Persian Gulf Arabs Increasingly Exposed

Persian Gulf Arabs Increasingly Exposed Persian Gulf Arabs Increasingly Exposed

The US-led military campaign against the so-called Islamic State (IS) in Syria will intensify over the coming weeks following recent airstrikes. IS will suffer significant tactical blows and is unlikely to gain much territory beyond current borders, but the group will remain a resilient fighting force over the next few years.

Involvement of Persian Gulf Arab states in the campaign will increase risks that IS undertakes retaliatory attacks in the region, the Business Monitor International reported on Wednesday.

The US and regional allies launched air and missile strikes in Syria for the first t time on September 23, in a move that substantially expands the military role of the Arab states. At least 50 strikes hit the governorate of Raqqa, where the IS headquarters is located, as well as areas along the Iraq-Syria border. Beyond IS - the main target of the operations - the coalition also hit the al-Qaeda-linked group Jabhat al-Nusra, IS' largest Islamist rival, and the so-called Khorasan group, a network of seasoned al-Qaeda veterans which US officials believe is plotting imminent attacks on the West. Informed sources say the latest attacks substantially increase the risk that IS and al-Nusra will undertake retaliatory actions in the region.

Washington's move had been widely anticipated by BMI. In its latest article covering the fight against IS wrote: 'The US will conduct airstrikes against the Islamic State in Syria over the coming weeks ...

Saudi Arabia, the UAE, Qatar, Jordan and Bahrain took part in the military operation; although their exact roles in the military action were unclear, they were reportedly involved in the bombing rather than providing purely logistic al support.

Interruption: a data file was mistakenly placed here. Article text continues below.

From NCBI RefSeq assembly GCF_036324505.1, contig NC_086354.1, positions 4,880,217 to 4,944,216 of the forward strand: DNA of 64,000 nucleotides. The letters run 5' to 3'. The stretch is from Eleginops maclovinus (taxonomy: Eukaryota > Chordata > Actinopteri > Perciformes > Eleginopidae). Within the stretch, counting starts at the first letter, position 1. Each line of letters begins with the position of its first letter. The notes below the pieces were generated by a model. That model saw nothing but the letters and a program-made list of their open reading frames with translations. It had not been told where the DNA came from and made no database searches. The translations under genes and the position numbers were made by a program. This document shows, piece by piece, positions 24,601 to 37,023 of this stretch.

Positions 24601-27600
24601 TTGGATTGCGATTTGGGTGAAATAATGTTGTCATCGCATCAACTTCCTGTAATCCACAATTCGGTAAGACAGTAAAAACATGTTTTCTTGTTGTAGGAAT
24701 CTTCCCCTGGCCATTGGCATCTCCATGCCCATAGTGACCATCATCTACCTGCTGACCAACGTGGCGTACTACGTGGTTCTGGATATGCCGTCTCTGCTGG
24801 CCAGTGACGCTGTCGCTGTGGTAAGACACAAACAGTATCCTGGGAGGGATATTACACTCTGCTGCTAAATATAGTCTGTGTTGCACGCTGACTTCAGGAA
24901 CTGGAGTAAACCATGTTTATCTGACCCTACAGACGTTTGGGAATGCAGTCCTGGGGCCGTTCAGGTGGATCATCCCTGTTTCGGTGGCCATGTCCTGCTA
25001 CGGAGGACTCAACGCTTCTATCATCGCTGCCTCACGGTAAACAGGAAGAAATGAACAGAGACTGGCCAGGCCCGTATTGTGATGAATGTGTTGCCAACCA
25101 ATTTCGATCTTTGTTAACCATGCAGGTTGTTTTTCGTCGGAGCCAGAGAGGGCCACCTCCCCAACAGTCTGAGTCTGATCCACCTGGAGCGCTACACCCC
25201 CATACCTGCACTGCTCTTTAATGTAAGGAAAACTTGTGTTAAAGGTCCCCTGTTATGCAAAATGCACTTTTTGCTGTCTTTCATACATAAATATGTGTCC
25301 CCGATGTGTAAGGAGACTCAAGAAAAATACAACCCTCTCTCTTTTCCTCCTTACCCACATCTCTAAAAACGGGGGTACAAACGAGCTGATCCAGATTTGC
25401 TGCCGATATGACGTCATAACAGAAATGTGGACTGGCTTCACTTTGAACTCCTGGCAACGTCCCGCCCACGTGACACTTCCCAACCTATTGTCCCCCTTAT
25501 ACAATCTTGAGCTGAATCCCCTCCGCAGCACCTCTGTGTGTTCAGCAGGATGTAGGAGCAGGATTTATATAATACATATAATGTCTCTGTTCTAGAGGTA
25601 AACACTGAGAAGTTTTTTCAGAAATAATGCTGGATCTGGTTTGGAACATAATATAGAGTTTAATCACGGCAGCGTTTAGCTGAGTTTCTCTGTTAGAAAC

Highly Intertwined

The BMI also sees a strong possibility that the UK and particularly France will also decide to join air strikes in Syria over the coming months. The latter carried out its first airstrikes against IS targets in Iraq on September 19. Both Paris and London said their involvement will be limited to Iraq; that said, the Syrian and Iraqi fronts are highly intertwined, and the French and British governments could well decide to widen their involvement at a later stage.

The active part played by Jordan and the (Persian) Gulf Cooperation Council in the latest operations represents a significant escalation of their role. It was previously thought unlikely that the (P)GCC would take military action against IS, given challenging internal political conditions and geopolitical considerations.

Opted for direct intervention suggests that they now feel more comfortable deploying their military forces around the region. Indeed, the Syria attacks come only weeks after the UAE and Egypt launched airstrikes against Islamist militias in Libya.

In the nearer term, the intervention of the Arab states substantially increases the risk of retaliatory actions by IS.

The jihadist group has responded to Western military operations by seizing hostages and calling for attacks abroad, and will now see the (P)GCC as a legitimate target.